I make these comments in a constructive way, because I abhor smoking. My own father died from lung cancer three years ago. It is something I personally feel very strongly about. But I am worried that the government is investing a lot of time and effort in a particular initiative without the evidence base or scientifically proven results which would be worth the expense and effort of the path along which we are heading.

Whilst smoking is on the decline in Australia, it is particularly concerning that almost 60,000 teenagers aged between 15 and 17 are regular smokers, and five per cent of 12- to 15-year-olds smoke. I believe more education is needed about smoking, particularly at the secondary school level. Primary school children too need to be warned of the dangers of smoking. We need to be getting through to children and teenagers about the dangers smoking poses to them, and the long-term implications diseases such as cancer, heart disease and respiratory diseases pose. This is where all the effort of the government should be going: into education.

In many cases, a premature death is just one aspect of the finality of smoking. Living with smoking related symptoms is cruel and painful. This is the path we as a parliament, as adults who have witnessed the effects of smoking, should be concentrating on: educating younger generations, not simplifying the marketing of what cigarette packs look like. It is not an uncommon sight to see pregnant women smoking. Despite advertisements on television and the graphic warnings advising of the risks of smoking to an unborn baby, the addiction factor is so strong that many pregnant women continue to smoke even though it could harm their unborn child.

I cannot emphasise enough that we need to be investing more in education: educating these women, educating students and helping smokers through a quit program with the appropriate support required. The health benefits of quitting smoking are remarkable. The human body starts to repair the damage from the very first day a smoker quits. Within eight hours, the excess carbon monoxide is out of the bloodstream, within five days the nicotine has left the body and within three months lung function starts to improve. If a person quits at the age of 50, you halve the risk of smoking related death. But if a person quits at the age of 30 they avoid almost all of the excess risk. Education and support are vital to helping a smoker quit. Ultimately, it is up to the individual if they want to quit to have the absolute willpower to do so. We cannot force someone to quit. Tobacco control is an important measure, but we must tread carefully because we must not become—as I said before—a nanny state.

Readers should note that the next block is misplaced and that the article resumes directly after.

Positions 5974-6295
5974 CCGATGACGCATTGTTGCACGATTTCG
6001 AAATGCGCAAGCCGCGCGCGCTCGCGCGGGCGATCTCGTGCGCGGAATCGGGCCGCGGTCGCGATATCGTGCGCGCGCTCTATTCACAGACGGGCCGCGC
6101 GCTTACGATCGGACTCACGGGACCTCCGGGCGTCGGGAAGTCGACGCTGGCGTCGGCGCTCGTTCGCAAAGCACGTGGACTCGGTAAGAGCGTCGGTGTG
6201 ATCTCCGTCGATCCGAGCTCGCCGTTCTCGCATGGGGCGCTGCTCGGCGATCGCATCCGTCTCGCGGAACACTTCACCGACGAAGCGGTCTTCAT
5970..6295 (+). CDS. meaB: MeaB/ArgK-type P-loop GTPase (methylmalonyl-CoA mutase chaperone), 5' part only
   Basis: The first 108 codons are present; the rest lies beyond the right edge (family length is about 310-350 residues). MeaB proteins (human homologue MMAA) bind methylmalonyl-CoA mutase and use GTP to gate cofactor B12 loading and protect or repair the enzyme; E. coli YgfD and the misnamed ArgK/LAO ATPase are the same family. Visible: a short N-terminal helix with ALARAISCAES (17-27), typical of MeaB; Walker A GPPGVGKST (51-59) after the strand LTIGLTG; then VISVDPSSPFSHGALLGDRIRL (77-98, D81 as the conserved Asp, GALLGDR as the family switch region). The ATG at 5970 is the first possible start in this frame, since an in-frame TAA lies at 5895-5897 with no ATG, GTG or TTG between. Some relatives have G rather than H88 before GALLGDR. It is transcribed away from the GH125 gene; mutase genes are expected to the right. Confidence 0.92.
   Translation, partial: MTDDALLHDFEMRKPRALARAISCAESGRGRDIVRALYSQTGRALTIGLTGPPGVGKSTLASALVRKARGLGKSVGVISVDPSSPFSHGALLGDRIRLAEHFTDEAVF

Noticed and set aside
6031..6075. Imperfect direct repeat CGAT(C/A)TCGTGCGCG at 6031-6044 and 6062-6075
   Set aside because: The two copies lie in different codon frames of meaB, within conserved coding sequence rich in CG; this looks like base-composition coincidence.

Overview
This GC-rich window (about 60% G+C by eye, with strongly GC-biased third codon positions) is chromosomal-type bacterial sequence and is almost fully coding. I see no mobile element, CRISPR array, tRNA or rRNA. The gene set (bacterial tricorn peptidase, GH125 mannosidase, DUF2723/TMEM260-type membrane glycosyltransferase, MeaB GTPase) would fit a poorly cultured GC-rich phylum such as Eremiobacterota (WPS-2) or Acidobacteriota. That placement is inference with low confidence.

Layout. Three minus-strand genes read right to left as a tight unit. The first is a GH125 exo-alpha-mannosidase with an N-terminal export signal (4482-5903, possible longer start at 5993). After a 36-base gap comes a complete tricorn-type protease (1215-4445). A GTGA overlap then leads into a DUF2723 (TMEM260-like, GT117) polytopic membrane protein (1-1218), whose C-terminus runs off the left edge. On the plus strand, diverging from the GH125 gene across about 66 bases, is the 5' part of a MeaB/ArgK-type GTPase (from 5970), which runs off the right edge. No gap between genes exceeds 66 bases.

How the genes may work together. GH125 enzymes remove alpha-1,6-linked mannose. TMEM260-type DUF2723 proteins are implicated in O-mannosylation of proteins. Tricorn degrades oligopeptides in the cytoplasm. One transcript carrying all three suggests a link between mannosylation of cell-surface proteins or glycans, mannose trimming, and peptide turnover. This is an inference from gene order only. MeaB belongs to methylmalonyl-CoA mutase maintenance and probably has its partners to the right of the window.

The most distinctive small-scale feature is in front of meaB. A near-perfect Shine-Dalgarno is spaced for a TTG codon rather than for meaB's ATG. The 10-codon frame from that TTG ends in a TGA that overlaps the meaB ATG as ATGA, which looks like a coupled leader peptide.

While Australia is generally seen by its peers as one country which has a lower rate of illicit and counterfeit tobacco, there are some concerns that plain packaging may increase this rate. The Australian Customs and Border Protection Service annual report shows that over the past three years it has seized 743 tonnes of tobacco and 217 million cigarettes. The government has completely ignored the counterfeit tobacco issue and has made no attempt to address it through this legislation. This is despite the fact that the World Health Organisation also recommends implementing a track and trace regime for tobacco products and strengthening the legislation against illicit trade in tobacco products. The government has instead let the tobacco companies manage their own tracking of tobacco products on, would you believe, a voluntary basis.

The freedom of the individual is paramount. This legislation to impose plain packaging on cigarettes has been described by many as a nanny state initiative, and some see it as a complete waste of time. As proposed, the legislation represents another hit to businesses, particularly small retail operators, and consumers and it threatens to drive customers from small businesses into the arms of the retail giants, the big duopoly. Worse, I fail to see how it will work as a smoking prevention measure. Cigarettes are already required to be away from sight at most points of purchase. Wrapping cigarettes in olive-coloured plain packets has been proudly proclaimed by the health minister as a world-first, but it is a smokescreen. The legislation introduced simply plays politics and achieves nothing. I think smoking rates will continue to fall regardless of this legislation.